Agnes Grey was Anne Brontë’s debut novel, an autobiographical coming-of-age story.
The protagonist is Agnes, the daughter of a minister who decides to become a governess in order to help her family financially. The families she encounters are not how she imagined. She finds herself surrounded by hostile environments and obnoxiously misbehaved children, causing her to feel disqualified and isolated.
It was an easy and quick read. I admired Agnes’ positive attitude throughout the hardships she endures, always focusing on the glass half-full and finally getting the happy ending she deserved.
However, I still enjoyed The Tenant of Wildfell Hall much more, which was Anne’s second and last novel. In it, her writing was bolder, and her chosen themes were ahead of her time. Agnes Grey, on the other hand, felt more mellow and predictable.
While she is the least popular Brontë sister, she has become my favorite. If you like classic literature, do yourself a favor and pick one of her books.
This is the first time I read a book by Anne Brontë. I’ve enjoyed the works of her sisters, so I had high expectations for this one. And it did not disappoint, on the contrary, I didn’t expect to like it this much. The Tenant Of Wildfell Hall follows the story of Gilbert Markham, who becomes fascinated by Helen Graham, a beautiful and mysterious woman who has just moved into Wildfell Hall. He quickly becomes her friend and is the first to refute local gossip that questions her character and behavior. However, he soon has reasons to regret his infatuation, and doubts begin to arise in his mind. Only when Helen gives Gilbert her diary and tells him to read it, he finally learns the shocking truth about her life.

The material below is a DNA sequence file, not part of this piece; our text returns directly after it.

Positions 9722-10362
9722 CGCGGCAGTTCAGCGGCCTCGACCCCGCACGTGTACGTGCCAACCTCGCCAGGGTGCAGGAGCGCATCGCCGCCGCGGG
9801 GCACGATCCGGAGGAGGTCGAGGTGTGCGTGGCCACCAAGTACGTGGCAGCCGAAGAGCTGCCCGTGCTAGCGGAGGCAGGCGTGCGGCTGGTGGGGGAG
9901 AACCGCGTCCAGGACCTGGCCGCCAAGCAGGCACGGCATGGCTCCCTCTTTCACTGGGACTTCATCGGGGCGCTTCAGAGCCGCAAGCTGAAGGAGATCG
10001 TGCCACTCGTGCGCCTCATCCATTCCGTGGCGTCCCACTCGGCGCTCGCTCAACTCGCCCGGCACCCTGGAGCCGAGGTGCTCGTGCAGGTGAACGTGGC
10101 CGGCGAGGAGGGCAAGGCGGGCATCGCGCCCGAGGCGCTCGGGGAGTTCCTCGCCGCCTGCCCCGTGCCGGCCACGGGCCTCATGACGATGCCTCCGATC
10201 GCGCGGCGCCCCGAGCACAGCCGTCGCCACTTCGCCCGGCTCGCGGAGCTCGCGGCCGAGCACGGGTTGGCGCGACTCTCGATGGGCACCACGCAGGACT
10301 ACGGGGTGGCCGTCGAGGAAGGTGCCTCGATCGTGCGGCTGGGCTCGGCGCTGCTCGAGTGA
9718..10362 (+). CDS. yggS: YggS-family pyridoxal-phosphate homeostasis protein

It’s not a really love story (even though we see how Gilbert and Helen fall in love with each other, it’s not the focus of the novel). The story is rather about detrimental love that explores the role of women in marriage and how they were expected to act in certain ways due to the standards of society. Except that the heroine, Helen, is unwilling to tolerate negligence and takes action on her own.
Bear in mind that it was published in 1848, receiving negative reviews for the realistic way of depicting controversial topics such as alcoholism, psychological abuse and adultery. Anne was bold for addressing these issues and placing the main character at a crossroad.
I liked the epistolary format, as the events are described through Gilbert’s letters and Helen’s diary. Both of the characters were easy to empathize with. What surprised me was that some parts of the plot were actually fast-paced for a classic novel, since most classics are generally character driven.
Anne’s writing style was remarkable, I think she’s now my favorite Brontë sister. However, I was expecting the end to be a bit different. It felt that part could either been shorter or focused more on the relationship between Gilbert and Helen. Besides that, it’s a must-read! Specially if you’ve enjoyed Jane Eyre and/or Wuthering Heights.
Rating: 4.5 / 5
“Smiles and tears are so alike with me, they are neither of them confined to any particular feelings: I often cry when I am happy, and smile when I am sad.”